Monday, May 19, 2008

Tuesday's Surf - Is that a nice S swell or are you just happy to see me?

So the new S swell was coming on pretty strong on Monday. Naturally the surf was coming up because I was stuck in a business conference in Anaheim all day…(you may send me emails of thanks at a later time for the human sacrifice)…from all of the various reports that I got it sounded like the swell was hitting the OC the most with decent size in both LA and SD as well. Though I didn’t see it personally I heard the Wedge was pushing double-overhead+ on sets. (Send over some pictures to torture me if you have them...I in turn will post them to torture others and the circle of pain can continue.)

Anyway on Tuesday…well the good news is that the S swell will finally peak and we will see some steadily increasing NW windswell arriving through the afternoon to break up the southern hemi energy. The bad news is that the winds are going to get to it a bit more than they did on Monday.

San Diego, Los Angeles, and Ventura
Surfwise…look for most of San Diego and LA to have surf in the shoulder-head high range for Tuesday morning. Both of the winter areas in each region will get bigger and more consistent (and probably start to see overhead sets) as the new NW windswell arrives later in the day. The S facing standouts should have a few overhead sets mixing in for most of the day. Ventura will see the same sizes but with fewer spots exposed to S swell and more exposed to the building NW swell in the afternoon.

Santa Barbara
Santa Barbara will be a bit more shadowed from each swell. Look for surf in the waist-chest high range for the better exposed areas in the morning. Standout NW facing windswell spots will have some bigger shoulder high+ sets by the afternoon.

Orange County
The OC is going to be the biggest tomorrow thanks to its ability to focus S swells, particularly in the North County areas. Look for most S facing breaks to have consistent shoulder-overhead surf while the top spots see sets going a couple of feet overhead+ on the better tides. Extreme focal points, like the Wedge (and others), will have sets going several feet overhead and I wouldn’t be surprised to continue to see some double-overhead+ peaks rolling through. South OC will be a touch smaller than the northern areas but will still have plenty of swell showing. NW windswell fills in through the afternoon…and will most likely bring winds along with it.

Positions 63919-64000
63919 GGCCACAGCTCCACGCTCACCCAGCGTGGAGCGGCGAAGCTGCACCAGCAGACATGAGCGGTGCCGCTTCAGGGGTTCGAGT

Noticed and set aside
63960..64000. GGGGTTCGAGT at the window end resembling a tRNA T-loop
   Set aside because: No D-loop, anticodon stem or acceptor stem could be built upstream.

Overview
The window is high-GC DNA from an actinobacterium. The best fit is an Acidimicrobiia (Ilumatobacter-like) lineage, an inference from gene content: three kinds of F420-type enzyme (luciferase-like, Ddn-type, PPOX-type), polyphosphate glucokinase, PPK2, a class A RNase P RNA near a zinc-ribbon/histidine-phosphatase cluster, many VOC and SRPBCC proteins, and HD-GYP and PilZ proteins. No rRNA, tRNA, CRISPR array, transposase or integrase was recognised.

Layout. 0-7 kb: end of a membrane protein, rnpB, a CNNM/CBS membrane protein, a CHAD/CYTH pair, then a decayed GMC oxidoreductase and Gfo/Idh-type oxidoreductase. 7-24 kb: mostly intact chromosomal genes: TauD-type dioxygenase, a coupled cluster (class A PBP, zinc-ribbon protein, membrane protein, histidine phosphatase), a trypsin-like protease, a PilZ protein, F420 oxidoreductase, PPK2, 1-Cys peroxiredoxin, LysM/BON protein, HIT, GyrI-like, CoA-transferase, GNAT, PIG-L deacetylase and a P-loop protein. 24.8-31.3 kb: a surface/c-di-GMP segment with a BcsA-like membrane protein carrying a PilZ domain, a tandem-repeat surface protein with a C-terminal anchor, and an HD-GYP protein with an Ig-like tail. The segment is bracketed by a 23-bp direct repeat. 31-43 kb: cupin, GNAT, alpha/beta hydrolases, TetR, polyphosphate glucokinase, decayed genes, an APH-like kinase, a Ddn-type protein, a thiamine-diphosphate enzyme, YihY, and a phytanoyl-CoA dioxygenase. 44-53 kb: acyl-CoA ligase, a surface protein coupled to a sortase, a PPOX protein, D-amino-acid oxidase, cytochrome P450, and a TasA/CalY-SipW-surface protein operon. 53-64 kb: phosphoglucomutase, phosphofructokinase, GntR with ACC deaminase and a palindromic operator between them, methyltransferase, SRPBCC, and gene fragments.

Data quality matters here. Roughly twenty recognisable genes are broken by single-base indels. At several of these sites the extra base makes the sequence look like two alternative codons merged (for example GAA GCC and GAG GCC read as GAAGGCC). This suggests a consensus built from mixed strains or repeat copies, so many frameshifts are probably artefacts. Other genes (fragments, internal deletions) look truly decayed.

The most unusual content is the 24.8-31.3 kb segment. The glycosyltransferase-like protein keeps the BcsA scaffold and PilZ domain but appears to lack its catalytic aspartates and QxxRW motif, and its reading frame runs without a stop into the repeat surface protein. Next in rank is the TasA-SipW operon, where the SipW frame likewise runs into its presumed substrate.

Winds and Weather
The eddy spins up a touch more on Tuesday (Wednesday is looking really poopy)…look for S-SE winds around 3-5 knots in the morning. WNW winds around 10-15 knots build in the afternoon. Expect more fog and low clouds in the morning.

Your Best Bet
Sorry for all the headers…just thought I would break it out a little better since there is so much crapola going on…anyway with as much swell coming in we have a lot of choices for surf. Personally I would try to surf in the morning before the winds get too strong. I would also try and stick to spots that protection from the S winds and yet still have some exposure to the S swell…sort of tough to do but worth it if you can pull it off. Look for the biggest surf through North OC…and probably a lot of closeouts on the bigger sets until the NW windswell gets going a bit more.


Anonymous said...

I live few miles inland in north county san diego. I can generally get a feel for the wind by checking the palm trees in my yard.

In using the Internet to determine if a low pressure system is moving more quickly or slower to the south (and bringing unfavorable wind), is there a particular site you would recommend or is it as simple as checking current wind conditions for towns up the coast? Thanks.

cheerupcheerio said...

you're the best :)

Adam Wright said...

To answer the first post...the type of low-pressure is pretty important. If it is an eddy low like we have right now then the low can spin up right in place and doesn't really "approach" from anywhere.

If it is an actual frontal storm or low-pressure then you can get a good read on the system using the larger scale models from NOAA and the NWS.

Here are a couple of options for wind that I use.

This one is good for the local eddy. It doesn't give you much advance warning but it does show you what is going on it nice graphical form. If you use it with other weather forecasts you can give you a good read on stuff.

Here is a good one for looking at large scale weather systems. (there is an error with their certificate but just click through and it is fine.)

Cheerupcheerio - Hey thanks for the kudos!

Anonymous said...

Thanks for answering my Q. Just like you said in your forecast I was able to drive south into La Jolla and found a spot that held the wind for a bit. The odd thing though is that there were actually spots north of La Jolla that were clean or slightly offshore even though Oceanside had a nasty south wind w/ rain at sunrise.